Doctor of Philosophy
Statistics and Actuarial Sciences
W. John Braun
This thesis develops statistical methods and models and applies them
to problems related to forest fires. The unifying goal of the work is to provide a data analytic basis for quantifying the uncertainty surrounding fire ignition and fire growth which builds on existing theory where possible.
The main body of the thesis is comprised of three research papers. The Fire Weather Index (FWI) plays an important role in fire management and is central to the first two papers. In the first instance, the block bootstrap confidence interval method is used to deal nonparametrically with the dependence in the FWI data. Because the actual and nominal confidence levels differ substantially, a double bootstrap is applied and used to calibrate the confidence intervals. The calibration technique focuses on interval length-adjustment instead of level-adjustment.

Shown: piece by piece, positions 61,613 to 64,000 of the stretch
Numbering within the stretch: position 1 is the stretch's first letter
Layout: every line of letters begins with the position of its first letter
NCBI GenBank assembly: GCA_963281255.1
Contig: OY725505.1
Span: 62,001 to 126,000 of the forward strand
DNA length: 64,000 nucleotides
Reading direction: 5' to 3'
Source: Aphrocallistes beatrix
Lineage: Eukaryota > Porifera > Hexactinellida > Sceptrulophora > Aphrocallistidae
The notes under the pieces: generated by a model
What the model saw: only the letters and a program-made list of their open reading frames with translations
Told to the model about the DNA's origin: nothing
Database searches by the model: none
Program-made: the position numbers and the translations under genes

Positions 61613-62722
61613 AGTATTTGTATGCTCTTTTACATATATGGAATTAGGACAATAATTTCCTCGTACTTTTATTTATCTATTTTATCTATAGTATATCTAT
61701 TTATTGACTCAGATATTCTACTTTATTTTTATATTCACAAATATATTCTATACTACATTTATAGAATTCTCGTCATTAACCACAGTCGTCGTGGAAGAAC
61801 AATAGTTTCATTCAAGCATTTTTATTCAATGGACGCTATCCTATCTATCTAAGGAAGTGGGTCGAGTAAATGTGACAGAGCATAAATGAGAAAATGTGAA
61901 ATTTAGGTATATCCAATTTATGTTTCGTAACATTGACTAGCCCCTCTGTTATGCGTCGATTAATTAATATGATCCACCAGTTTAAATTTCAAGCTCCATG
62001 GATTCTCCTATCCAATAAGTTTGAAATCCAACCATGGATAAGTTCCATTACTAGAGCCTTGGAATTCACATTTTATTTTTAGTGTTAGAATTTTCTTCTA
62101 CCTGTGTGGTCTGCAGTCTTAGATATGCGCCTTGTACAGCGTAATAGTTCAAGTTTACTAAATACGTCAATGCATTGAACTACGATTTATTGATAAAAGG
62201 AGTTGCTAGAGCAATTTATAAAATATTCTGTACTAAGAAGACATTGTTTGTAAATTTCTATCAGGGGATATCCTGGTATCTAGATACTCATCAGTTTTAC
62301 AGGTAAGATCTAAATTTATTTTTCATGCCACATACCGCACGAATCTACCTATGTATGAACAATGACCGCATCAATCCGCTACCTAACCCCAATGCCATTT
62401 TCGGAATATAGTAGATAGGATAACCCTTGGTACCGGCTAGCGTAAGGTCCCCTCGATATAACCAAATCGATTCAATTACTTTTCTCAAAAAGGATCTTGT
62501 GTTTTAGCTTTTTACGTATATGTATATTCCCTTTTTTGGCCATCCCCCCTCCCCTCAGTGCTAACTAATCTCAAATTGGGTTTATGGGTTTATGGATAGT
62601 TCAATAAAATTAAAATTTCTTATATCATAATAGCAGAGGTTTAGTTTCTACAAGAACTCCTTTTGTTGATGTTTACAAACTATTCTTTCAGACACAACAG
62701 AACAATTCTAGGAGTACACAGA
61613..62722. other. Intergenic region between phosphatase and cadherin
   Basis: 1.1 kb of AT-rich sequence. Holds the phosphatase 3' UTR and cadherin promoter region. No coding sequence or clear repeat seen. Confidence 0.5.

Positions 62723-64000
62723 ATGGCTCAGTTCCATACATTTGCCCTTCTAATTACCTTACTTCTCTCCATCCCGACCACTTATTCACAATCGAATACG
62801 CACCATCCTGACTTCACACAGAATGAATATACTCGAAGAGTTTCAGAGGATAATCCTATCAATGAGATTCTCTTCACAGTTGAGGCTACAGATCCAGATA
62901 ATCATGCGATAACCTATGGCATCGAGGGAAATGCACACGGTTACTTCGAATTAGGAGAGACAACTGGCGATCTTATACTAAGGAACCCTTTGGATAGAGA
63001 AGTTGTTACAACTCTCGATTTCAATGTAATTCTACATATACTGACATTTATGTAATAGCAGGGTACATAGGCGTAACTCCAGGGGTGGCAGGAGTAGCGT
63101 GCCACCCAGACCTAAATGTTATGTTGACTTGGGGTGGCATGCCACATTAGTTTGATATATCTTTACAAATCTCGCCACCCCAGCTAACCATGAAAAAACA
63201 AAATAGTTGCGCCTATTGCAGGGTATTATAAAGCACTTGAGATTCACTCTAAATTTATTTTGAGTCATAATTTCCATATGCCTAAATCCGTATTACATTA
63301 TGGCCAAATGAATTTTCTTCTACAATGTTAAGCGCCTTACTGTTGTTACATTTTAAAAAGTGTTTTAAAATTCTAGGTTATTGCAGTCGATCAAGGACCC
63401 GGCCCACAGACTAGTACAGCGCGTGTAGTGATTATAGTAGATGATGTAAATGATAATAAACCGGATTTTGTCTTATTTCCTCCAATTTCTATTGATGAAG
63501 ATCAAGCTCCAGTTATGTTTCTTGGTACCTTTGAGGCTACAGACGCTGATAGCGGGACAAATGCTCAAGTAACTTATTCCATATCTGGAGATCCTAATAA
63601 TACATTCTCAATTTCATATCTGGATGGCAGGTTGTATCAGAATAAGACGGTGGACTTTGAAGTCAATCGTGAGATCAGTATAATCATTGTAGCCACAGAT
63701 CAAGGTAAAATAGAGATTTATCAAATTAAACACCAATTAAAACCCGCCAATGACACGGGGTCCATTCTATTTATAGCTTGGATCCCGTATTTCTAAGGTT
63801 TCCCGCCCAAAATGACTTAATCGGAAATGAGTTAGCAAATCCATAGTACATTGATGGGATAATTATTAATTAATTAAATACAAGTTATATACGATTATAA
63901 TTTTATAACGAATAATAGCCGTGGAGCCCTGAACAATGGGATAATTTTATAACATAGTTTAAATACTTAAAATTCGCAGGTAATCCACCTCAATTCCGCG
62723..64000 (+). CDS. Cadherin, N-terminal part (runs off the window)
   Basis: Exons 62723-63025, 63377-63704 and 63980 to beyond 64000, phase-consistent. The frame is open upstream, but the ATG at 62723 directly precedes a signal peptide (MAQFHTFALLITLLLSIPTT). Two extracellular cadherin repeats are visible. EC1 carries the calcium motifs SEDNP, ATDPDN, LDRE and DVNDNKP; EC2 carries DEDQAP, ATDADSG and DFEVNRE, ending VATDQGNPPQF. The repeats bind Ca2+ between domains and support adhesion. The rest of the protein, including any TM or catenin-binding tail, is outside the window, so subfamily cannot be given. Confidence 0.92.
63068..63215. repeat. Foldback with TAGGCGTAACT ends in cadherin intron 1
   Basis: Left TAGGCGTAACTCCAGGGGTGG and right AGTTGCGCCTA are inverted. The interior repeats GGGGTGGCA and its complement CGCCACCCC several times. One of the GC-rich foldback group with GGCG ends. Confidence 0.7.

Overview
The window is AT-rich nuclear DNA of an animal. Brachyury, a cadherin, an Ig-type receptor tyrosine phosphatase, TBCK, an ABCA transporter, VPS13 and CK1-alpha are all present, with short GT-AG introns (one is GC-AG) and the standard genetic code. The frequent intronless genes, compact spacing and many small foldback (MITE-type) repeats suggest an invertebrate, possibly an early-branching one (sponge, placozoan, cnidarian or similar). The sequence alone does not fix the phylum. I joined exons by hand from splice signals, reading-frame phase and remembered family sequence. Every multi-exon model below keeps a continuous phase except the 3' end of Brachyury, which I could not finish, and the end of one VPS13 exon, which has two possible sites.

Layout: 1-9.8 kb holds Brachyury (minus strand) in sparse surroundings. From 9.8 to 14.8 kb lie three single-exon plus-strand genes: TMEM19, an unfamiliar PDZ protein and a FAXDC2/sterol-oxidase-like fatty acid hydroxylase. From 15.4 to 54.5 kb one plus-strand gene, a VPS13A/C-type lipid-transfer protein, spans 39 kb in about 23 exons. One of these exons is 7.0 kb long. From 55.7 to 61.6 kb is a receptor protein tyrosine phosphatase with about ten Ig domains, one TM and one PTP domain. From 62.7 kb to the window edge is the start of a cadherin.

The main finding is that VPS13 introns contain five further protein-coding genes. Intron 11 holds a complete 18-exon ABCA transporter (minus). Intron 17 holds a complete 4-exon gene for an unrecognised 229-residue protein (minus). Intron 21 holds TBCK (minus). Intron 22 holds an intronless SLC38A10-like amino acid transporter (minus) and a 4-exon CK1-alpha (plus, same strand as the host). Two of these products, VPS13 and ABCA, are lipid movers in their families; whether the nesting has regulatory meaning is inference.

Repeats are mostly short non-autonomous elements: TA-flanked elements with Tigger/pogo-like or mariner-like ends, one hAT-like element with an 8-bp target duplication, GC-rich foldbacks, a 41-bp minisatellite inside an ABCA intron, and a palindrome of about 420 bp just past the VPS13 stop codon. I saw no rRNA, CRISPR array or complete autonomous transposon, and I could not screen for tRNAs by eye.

The second paper systematically develops a sequence of parametric time series models for the FWI, starting from some basic physical observations. The final model developed is a seasonal random effect mixture tailed minification model. Numerical approximations using the model allows for calculation of the survival function for the minimum FWI in one or more consecutive days. Tentative results presented here suggest that fire danger prediction may be more effectively
accomplished using information on runs of moderately large FWI values, instead of simply using a single-day cut-off value.
The third paper studies the fire growth model, Prometheus and re-analyzes the data underlying the associated rate of spread formulas. The main goal of the paper is to incorporate randomness into the deterministic Prometheus model giving rise to a new simulator called Dionysus. The essential idea is a
parametric bootstrap. Burn probability contours can be created quickly by Dionysus. These can help fire managers make suppression resource allocation decisions for fires which are currently burning.
Han, Lengyi, "Statistical Applications in Wildfire Management and Prediction" (2014). Electronic Thesis and Dissertation Repository. 2097.